From left: Allyson Mitchell’s installation at UB Art Gallery, photo by Debra Steckler;
two views of Kate Wilson’s Geometric Sunshine, photos by R. Patrick Robideau (top)
and Steckler (bottom).

Make no mistake; Beyond/In II was a success. Project director Claire Schneider deserves credit for successfully managing such a huge and rapidly expanding undertaking with a boatload of dynamic personalities, while maintaining her duties as associate curator of the Albright-Knox. As the event continues to grow, it might benefit by bringing in an outside curator/manager to assign responsibilities, maintain the collaborative atmosphere, and hold egos in check. There are no simple answers as to what course organizers should set. But wherever they head, it should be under the Albright-Knox flag.

B/I WNY Highlights
It’s not too late to catch some of Beyond/In Western New York. Site exhibitions at the Burchfield-Penney Art Center, Castellani Art Museum, and CEPA run at least through November. With such a huge show, there’s only space here to touch on a few of the exhibition’s many highlights, beginning with the still-active venues:

The works of John Drummer would stand out at the BPAC, even if you couldn’t smell them: dark minimalist wall pieces made of thickly stitched rubber, often slathered with tar that’s scraped or otherwise manipulated. Without seeing them it’s hard to imagine the bold patterning and subtle textures produced, but these works warrant your contemplative attention.Paul Nicholson‘s conceptual pieces are discrete—often incomprehensible—objects and video projections. I’m a sucker for clever conceptualism like Frozen Horse, described as a “small ice horse frozen inside a larger ice cube.” Viewers ponder a platform with dirty water stains where the piece once stood. Shades of Yoko Ono.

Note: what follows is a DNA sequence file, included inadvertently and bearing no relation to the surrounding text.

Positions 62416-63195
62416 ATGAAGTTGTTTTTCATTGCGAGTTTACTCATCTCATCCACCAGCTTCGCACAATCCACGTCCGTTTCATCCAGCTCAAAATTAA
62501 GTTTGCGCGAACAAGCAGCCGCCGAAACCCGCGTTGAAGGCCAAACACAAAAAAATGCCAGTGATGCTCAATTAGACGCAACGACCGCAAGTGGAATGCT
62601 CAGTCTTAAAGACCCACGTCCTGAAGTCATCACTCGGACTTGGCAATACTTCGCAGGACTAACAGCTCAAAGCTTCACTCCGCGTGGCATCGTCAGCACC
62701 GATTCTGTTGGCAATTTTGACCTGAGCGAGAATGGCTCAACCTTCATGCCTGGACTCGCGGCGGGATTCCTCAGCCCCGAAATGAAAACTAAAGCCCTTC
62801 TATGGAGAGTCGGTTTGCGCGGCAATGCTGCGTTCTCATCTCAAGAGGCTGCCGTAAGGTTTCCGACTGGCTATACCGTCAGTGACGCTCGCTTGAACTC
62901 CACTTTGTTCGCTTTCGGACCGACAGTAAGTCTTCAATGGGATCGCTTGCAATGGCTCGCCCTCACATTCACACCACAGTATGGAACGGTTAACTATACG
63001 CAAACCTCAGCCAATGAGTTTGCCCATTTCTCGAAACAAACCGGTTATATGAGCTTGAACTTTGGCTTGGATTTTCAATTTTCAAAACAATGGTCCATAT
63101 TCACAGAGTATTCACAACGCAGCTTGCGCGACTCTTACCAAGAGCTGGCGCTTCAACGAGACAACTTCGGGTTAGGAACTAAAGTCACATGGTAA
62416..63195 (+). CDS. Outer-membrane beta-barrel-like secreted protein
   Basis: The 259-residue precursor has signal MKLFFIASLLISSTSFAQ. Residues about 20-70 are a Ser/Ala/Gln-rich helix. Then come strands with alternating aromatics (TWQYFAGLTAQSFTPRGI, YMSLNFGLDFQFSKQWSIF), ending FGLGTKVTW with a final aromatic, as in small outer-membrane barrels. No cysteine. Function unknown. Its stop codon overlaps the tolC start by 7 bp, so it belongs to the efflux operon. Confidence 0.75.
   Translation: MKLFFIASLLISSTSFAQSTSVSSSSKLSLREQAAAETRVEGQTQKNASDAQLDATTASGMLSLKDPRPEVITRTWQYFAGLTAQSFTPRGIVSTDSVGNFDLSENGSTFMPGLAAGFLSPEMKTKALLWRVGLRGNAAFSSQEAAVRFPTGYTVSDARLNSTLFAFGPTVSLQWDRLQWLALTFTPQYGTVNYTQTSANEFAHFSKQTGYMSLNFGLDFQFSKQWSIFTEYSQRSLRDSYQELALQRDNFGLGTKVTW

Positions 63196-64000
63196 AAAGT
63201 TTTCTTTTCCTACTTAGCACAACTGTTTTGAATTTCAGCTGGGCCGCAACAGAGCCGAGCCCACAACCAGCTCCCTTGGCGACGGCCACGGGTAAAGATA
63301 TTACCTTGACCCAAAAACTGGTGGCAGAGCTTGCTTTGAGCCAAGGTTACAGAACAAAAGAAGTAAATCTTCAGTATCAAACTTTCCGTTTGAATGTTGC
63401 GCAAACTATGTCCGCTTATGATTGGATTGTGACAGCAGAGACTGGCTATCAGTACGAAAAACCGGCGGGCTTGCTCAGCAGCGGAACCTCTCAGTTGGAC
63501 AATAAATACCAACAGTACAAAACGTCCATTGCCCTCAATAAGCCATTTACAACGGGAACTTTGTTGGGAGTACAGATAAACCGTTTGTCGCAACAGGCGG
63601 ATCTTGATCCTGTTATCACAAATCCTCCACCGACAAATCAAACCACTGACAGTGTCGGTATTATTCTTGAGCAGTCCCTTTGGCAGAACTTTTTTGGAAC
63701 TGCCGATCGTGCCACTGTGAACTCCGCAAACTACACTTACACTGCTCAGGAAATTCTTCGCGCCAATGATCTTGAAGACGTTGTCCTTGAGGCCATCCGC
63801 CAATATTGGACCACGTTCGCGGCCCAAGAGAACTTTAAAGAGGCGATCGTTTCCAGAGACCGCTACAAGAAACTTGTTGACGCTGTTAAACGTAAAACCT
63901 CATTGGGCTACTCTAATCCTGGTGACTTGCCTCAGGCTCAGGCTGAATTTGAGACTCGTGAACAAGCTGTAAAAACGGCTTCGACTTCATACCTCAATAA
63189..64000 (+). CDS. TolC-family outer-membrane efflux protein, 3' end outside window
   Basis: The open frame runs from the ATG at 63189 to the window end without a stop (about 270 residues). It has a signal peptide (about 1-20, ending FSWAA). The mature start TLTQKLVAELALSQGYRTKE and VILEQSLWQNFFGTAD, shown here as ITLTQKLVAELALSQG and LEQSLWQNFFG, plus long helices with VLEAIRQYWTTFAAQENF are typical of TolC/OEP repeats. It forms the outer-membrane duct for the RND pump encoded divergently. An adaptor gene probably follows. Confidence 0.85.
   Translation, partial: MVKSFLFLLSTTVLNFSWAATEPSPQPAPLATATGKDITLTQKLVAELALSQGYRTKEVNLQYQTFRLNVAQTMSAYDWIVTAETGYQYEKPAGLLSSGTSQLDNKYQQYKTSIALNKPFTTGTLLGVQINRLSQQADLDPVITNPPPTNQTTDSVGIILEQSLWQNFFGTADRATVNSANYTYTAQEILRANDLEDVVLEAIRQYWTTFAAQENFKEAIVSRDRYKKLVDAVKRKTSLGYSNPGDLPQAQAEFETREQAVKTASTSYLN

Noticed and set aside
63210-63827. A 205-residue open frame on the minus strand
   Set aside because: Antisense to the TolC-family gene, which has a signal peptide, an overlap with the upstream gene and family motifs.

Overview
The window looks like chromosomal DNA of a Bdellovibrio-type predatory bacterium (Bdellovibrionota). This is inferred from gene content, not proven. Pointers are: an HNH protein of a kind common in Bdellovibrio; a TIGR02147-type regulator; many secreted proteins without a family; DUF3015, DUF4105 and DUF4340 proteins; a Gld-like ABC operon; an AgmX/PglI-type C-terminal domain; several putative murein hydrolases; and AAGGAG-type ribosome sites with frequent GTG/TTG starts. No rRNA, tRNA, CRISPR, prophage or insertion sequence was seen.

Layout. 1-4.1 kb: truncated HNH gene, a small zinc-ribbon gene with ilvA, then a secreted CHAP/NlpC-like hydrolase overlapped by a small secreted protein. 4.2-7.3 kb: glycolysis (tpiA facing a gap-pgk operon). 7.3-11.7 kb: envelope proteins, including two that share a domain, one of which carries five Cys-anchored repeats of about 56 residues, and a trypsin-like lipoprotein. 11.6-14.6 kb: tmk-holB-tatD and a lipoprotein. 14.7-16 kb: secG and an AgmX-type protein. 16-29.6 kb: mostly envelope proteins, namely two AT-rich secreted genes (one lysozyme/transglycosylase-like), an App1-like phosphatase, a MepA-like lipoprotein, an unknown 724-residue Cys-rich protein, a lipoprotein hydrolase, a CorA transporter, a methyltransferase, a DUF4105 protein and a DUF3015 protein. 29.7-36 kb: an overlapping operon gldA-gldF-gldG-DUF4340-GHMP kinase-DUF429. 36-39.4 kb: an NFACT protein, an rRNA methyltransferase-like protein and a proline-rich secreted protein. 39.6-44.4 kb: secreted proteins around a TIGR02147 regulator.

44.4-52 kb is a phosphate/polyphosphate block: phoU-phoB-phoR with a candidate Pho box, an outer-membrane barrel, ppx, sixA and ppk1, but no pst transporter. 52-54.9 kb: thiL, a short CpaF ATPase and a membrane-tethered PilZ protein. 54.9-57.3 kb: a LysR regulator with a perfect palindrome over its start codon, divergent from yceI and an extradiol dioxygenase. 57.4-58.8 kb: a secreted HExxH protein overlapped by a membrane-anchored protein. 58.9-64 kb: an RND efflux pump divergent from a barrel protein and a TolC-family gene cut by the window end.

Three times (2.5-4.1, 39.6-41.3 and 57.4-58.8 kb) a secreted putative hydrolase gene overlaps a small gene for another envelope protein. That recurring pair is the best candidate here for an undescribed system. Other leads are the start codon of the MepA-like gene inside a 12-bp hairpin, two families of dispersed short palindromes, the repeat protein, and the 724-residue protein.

Gone to Seed at CEPA is Hans Gindlesberger‘s photographic metaphor for loss, a sprawling black and white panorama of a decaying town onto which is projected a video of the artist eternally watering a dead crop in a desperate act of fading hope. Upstairs, Wilka Roig‘s formal photo portraits explore issues of identity and communication. Both artists tackle deeply affecting topics with detached objectivity, making this one of the more impassively reflectiveBeyond/In exhibitions. Classic CEPA fare served up cool.

At the Castellani, A. J. Fries provides one of the most whimsical works in Beyond/In. His monumental self portrait naturalistically rendered on hundreds of cocktail napkins stained with various alcoholic beverages is a self-loathing testament to consumption and desire. Kurt Von Voetsch also reflects on issues of consumption with his masterful drawings and crudely constructed objects. Jay Carrier‘s compositionally dense paintings of urban Native American life rounds out the most pictorially graphic of the Beyond/In exhibitions.

Other highlights now gone—or soon to be:

The Albright-Knox put its large rooms to effective use displaying many of the strongest works in the overall exhibition. Among these was Alfonso Volo, who in the AK’s Small Sculpture Gallery found the perfect venue for his miniature menagerie of modified found objects. Ani Hoover‘s circle-based abstractions reached new heights, literally and figuratively. Michael Snow‘s SSHTOORRTY video loop was mesmerizing. Chris Barr‘s Bureau of Workplace Interruptions was perhaps the most hysterically thorough multi-media performance/installation ever. I’m anxiously awaiting my interruption.

Three installations at Hallwalls played nicely off one another. Roberley Bell‘s candy-colored fantasy world blew me away. Other notable masters of whimsy include David Clayton,Adam Weekley, Jeremy Bailey, Jacqueline Welch, Allyson Mitchell, and Sarah Paul. Darker, much darker, were the powerfully fantastic drawings of Osvaldo Ramirez Castillo.

There are too many excellent works; each venue really deserves an individual review. —B.A.

Bruce Adams is an artist, educator, writer, former president of Hallwalls Contemporary Arts Center, skeptic, gardener, former magician, husband, and father.